24 November 2012 – 24 February 2013
Portsmouth City Museum and Art Gallery, Museum Road, Portsmouth, PO1 2LJ
The history of making is implicated in the stories of the places we live and of what we do. Textile making is present in the material and fabrics of our lives, the clothes we wear, the wrappings that are at beginnings and ends of life in the form of blankets and shrouds. The language of textile permeates the conversations and dialogues of the everyday, as ornament to embroider tales and as a substance which clothes.
Textiles is my medium and I have looked to the histories of Portsmouth as a naval city in order to make these works. I have used ‘direction’ as to explore the nature of the continuous line of thread and the passage of the wind.
My starting point was my own nymph in the contemporary applied arts Gallery of the Museum. As a watery emblem she signifies the deepest connection of Portsmouth with the sea. I looked further into the museum collections to find the evidence of material and the distinctive stories of a harbour city. I found the Blue ensign from the hospital carrier ship ‘Lady Connaught’, which served off the US beaches at Normandy. There is a white ensign flag flown by LCT 7092 on D-Day and a Union flag [in two halves] from D-Day beaches. There is even a piece of the ensign flag which was draped over Nelson’s coffin at his funeral.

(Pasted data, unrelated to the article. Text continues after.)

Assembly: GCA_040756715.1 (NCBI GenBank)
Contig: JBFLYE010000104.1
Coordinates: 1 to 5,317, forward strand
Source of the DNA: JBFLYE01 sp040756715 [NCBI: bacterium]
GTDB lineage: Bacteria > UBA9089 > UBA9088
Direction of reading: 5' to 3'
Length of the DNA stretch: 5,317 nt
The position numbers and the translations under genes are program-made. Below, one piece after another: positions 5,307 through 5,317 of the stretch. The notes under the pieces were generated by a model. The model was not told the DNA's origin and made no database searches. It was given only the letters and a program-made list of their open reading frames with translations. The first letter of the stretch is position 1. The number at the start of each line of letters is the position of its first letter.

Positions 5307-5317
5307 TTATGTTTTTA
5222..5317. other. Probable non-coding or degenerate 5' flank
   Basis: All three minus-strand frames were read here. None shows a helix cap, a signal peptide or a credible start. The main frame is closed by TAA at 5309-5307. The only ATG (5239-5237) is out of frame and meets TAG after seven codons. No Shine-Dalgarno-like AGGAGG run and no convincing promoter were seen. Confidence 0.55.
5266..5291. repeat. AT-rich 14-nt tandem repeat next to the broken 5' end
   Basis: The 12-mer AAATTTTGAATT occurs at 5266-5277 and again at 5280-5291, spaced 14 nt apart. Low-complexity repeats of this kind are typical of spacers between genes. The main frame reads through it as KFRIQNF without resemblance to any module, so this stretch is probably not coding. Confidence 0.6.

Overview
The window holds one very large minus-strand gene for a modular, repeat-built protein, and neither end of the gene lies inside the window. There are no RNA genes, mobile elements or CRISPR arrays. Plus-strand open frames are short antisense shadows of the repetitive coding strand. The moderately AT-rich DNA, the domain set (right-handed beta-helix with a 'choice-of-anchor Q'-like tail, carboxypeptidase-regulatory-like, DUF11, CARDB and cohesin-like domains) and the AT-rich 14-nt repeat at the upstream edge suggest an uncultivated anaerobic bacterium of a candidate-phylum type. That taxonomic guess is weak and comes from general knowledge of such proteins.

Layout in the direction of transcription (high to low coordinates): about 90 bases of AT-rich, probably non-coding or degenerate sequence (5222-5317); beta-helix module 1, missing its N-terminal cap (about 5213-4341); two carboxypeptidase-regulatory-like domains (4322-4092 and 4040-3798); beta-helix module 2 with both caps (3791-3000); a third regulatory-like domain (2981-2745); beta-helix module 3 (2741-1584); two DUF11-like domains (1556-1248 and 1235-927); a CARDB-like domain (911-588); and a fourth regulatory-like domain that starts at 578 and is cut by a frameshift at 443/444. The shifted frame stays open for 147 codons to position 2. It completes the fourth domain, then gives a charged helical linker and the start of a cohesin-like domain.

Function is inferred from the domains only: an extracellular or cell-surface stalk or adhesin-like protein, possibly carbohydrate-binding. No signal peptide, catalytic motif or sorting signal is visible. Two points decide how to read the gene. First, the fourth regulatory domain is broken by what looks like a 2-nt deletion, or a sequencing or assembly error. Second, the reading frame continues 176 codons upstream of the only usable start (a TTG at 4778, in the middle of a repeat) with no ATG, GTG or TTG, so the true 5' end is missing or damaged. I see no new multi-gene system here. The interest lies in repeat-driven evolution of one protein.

I found a main sail and jib sail from the Victory class boat Z2 ‘Magpie’ and I found Napoleonic canon balls and torpedoes dredged up from the harbour depths.
I found three connections which I have drawn together through these works. Firstly the nymph in the top Gallery. The second is textile, my material and those of the sails. In the summer 2012 I made the sails for the Boat project as part of the cultural Olympiad, thus sails are in my mind. The third is Nelson, my birthday is on Trafalgar day, the day of Nelson’s death in warfare. Recently I visited the stores at the National Maritime Museum and was shown the jacket that Nelson died in. It sent shivers down my spine.
In textiles I make my tribute to these events and these local and national histories.